Citing a need for speed to get into financing and construction right away, La Paloma Energy Center LLC (LPEC) on Jan. 7 asked the U.S. Environmental Appeals Board (EAB) for a decision by Jan. 31 on an appeal by the Sierra Club of an air permit for its Texas power project.
The club in December appealed a greenhouse gas (GHG) air permit for the project that was issued in November by the U.S. Environmental Protection Agency’s Region 6 office. LPEC wants to construct a new natural gas-fired combined cycle plant, called the La Paloma Energy Center, to be located in Harlingen in Cameron County, Texas. Its capacity would be as high as 735 MW, depending on certain equipment decisions.
Time is of the essence for LPEC, and both the Clean Air Act and EAB regulations mandate rapid resolution of this prevention of significant deterioration (PSD) permitting process, the company noted.
“Obtaining a final PSD permit is a key milestone for LPEC because having all of the necessary permits is a pre-requisite to obtaining financing for this project,” the company told the board in the Jan. 7 filing. “LPEC has obtained all of the other necessary approvals and agreements – aside from this permit – to commence construction. This permit is the last criteria that LPEC needs to fulfill before it can secure its financing and start construction. Financing of large industrial projects such as La Paloma cannot begin until all permits – including the PSD permit – are obtained. LPEC suffers other financial consequences for each day that goes by without a final PSD permit. If this project continues to be delayed, LPEC may have to renegotiate the terms of its contracts and there is no assurance that LPEC will be able to renegotiate those same favorable terms. Furthermore, LPEC will bring nearly 100 permanent new jobs to Harlingen and over 3,000 construction jobs during the construction period. And it will serve a market in critical need of affordable, clean electricity. Delays in the issuance of this permit jeopardize the project and could lead to the loss of these jobs and this energy source.”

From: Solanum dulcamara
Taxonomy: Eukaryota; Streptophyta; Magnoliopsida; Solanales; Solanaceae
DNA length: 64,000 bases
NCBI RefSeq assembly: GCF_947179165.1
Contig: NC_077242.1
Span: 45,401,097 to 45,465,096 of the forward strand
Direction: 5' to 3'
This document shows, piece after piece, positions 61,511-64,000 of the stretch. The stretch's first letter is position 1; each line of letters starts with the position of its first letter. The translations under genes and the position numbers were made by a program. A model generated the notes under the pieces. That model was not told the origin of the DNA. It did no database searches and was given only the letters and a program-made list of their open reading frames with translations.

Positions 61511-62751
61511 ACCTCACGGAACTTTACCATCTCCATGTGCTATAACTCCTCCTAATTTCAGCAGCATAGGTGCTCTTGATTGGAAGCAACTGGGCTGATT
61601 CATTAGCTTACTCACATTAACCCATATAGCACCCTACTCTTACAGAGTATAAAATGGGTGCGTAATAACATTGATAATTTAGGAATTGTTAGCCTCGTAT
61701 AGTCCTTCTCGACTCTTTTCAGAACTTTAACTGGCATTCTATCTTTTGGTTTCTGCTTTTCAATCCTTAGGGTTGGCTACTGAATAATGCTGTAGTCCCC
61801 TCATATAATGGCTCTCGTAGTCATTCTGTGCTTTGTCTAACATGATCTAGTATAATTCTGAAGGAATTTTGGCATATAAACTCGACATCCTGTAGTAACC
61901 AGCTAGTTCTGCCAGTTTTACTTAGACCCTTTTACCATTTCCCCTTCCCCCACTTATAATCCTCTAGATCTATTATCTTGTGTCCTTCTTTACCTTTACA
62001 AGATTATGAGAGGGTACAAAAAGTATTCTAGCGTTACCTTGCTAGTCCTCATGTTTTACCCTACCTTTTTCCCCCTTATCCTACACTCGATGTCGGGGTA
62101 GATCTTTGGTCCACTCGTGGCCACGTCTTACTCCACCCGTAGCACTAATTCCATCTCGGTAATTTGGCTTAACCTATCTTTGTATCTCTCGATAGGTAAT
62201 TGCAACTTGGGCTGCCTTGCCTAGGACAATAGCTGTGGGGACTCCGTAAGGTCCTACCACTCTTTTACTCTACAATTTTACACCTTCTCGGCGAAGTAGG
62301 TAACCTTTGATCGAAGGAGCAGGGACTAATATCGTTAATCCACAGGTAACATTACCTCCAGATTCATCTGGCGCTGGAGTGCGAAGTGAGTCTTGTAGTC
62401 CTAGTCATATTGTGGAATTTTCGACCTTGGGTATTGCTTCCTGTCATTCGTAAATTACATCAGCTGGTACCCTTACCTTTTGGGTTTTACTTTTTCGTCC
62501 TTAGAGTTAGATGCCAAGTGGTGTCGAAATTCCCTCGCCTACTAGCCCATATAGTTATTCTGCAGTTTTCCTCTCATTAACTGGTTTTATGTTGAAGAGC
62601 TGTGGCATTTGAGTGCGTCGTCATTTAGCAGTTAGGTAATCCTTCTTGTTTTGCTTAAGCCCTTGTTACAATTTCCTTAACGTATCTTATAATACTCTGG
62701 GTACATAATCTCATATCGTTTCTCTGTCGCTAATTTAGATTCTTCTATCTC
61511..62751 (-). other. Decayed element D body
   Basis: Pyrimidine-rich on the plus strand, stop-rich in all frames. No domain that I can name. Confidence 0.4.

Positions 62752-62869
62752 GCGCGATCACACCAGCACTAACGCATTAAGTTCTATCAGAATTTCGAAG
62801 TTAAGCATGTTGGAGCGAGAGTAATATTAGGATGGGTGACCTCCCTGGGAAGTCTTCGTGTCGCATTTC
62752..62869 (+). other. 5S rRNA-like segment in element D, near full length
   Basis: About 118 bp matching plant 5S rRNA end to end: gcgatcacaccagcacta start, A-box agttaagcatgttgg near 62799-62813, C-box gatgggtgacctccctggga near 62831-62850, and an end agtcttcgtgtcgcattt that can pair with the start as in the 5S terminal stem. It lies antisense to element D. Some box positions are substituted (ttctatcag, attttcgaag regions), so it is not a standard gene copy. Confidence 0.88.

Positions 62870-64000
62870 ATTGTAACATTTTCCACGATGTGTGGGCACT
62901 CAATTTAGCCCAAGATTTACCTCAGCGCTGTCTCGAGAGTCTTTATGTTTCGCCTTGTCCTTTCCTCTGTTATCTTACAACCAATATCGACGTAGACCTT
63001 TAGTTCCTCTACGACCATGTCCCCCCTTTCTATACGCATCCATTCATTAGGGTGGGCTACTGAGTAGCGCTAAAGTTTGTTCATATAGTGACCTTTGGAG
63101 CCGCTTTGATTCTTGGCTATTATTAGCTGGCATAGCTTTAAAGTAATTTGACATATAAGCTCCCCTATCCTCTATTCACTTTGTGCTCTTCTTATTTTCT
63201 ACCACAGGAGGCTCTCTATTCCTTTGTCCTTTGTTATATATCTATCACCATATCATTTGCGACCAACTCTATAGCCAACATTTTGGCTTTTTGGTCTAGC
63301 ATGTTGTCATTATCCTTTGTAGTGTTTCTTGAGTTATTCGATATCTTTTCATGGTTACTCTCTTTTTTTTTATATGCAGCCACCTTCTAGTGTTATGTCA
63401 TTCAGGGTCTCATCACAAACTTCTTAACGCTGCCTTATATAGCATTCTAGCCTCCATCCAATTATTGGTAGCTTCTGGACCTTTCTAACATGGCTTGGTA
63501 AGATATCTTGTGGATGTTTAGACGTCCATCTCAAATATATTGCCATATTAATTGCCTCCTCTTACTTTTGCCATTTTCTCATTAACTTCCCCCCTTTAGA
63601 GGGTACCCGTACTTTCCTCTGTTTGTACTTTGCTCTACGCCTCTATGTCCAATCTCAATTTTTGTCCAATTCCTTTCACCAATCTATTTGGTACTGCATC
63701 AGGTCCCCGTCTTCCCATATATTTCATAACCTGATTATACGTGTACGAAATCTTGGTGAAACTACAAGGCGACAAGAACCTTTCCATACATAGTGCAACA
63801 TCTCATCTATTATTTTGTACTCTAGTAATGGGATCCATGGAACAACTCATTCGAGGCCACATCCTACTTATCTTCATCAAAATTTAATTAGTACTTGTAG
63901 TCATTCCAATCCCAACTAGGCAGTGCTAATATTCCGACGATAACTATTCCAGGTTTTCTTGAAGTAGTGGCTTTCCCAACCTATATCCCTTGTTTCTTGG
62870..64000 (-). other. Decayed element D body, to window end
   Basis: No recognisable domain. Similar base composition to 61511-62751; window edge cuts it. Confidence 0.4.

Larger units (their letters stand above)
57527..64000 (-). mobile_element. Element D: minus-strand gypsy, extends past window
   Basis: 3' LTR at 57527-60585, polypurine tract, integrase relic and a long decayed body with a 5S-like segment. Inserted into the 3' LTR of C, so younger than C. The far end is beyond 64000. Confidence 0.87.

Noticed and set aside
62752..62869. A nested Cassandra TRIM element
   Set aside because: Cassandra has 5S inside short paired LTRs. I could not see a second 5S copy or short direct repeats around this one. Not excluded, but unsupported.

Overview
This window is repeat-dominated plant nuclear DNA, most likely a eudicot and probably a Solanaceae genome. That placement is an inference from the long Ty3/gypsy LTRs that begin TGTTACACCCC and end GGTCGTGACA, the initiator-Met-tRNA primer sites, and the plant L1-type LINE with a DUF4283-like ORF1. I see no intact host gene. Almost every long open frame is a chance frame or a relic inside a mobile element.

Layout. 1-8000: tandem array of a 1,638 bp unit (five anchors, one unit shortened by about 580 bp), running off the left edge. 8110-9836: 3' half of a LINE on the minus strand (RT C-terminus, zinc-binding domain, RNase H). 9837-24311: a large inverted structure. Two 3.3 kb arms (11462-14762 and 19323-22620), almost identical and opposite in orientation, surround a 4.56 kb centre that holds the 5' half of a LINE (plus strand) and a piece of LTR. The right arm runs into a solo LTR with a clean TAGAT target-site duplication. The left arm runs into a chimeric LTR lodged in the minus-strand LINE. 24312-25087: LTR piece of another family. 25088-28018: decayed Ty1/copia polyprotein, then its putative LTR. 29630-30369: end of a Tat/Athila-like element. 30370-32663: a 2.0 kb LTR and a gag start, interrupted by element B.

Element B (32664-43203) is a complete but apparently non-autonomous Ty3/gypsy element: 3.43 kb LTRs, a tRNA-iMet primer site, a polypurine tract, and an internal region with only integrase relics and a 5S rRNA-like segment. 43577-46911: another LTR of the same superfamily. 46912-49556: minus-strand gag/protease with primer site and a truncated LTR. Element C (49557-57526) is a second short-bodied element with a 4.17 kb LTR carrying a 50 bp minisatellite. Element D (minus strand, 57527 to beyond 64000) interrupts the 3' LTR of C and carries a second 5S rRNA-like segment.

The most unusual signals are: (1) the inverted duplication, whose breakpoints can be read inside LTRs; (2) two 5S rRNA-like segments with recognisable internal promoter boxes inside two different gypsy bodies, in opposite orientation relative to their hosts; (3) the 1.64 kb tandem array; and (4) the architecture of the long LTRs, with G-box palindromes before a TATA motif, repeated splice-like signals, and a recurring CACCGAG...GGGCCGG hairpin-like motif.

Rapid resolution is also mandated by the EPA’s own regulations, said LPEC. The board is an adjunct of EPA. In January 2013, EPA revised its regulations to establish specific deadlines for petitions, responses, replies, and motions in PSD permit appeals, the company pointed out.
La Paloma said its appeal does not involve multiple petitioners or dozens of amici who would like to weigh in on a highly technical or controversial issue of high policy import, which should allow a faster board decision.
The LPEC project would have a capacity of 637 MW, 681 MW, or 735 MW, with the final capacity to be determined by the developer’s election to install two identical turbines from any of three permitted turbine models. This combined-cycle plant will consist of two natural gas-fired combustion turbines, each exhausting to a fired heat recovery steam generator to produce steam to drive a shared steam turbine. The three models of combustion turbines being considered are: the General Electric 7FA, the Siemens SGT6-5000F(4), and the Siemens SGT6-5000F(5). The plant is being developed by Coronado Power Ventures LLC and Bechtel.
The Sierra Club raised two narrow issues in its challenge to Region 6’s GHG PSD permitting decision. Board review is not warranted on either of these grounds, EPA argued in its Dec. 26, 2013, response brief. “As an initial matter, while Petitioner has cited select pages of its comment letter, the petition fails to adequately cite the relevant analysis and reasoning provided by the Region in response to those comments,” the agency said. “As a result, Petitioner fails to explain why the Region’s responses to the comments were clearly erroneous. Accordingly, the Board should make use of summary disposition to resolve this case based on Petitioner’s failure to adequately meet this threshold requirement.”
La Paloma argued in its own Dec. 27, 2013, initial brief that EPA followed all of the required steps in this permitting process.
The Sierra Club is asking the board to review:
- Whether the EPA region clearly erred by setting three different greenhouse gas limits, each purporting to represent best available control technology (BACT) for the proposed plant’s generating units, but ranging from 909.2 pounds of carbon dioxide per megawatt hour gross (lb CO2/MWh) to 934.5 lb CO2/MWh gross. These BACT limits differ due to the difference in heat rate between the three alternative turbine technologies. Rather than selecting BACT based on the most efficient turbine that meets the applicant’s project purpose, the region set three different limits and allowed the applicant to choose which would apply depending on which turbine design was ultimately installed. “This does not comply with the top-down BACT process, nor the policy underlying BACT to establish the most stringent limit achievable with the lowest emitting control option that meets the project purpose,” said the appeal.
- Whether the region clearly erred by refusing to consider a solar thermal hybrid addition to the proposed combined cycle power plant, despite being a demonstrated method to reduce greenhouse gas emissions without changing the fundamental business purpose of producing electricity through a combined cycle plant. “The Region incorrectly determined that including solar thermal supplemental heat to a combined cycle plant would be ‘redefining the source,’” said the appeal.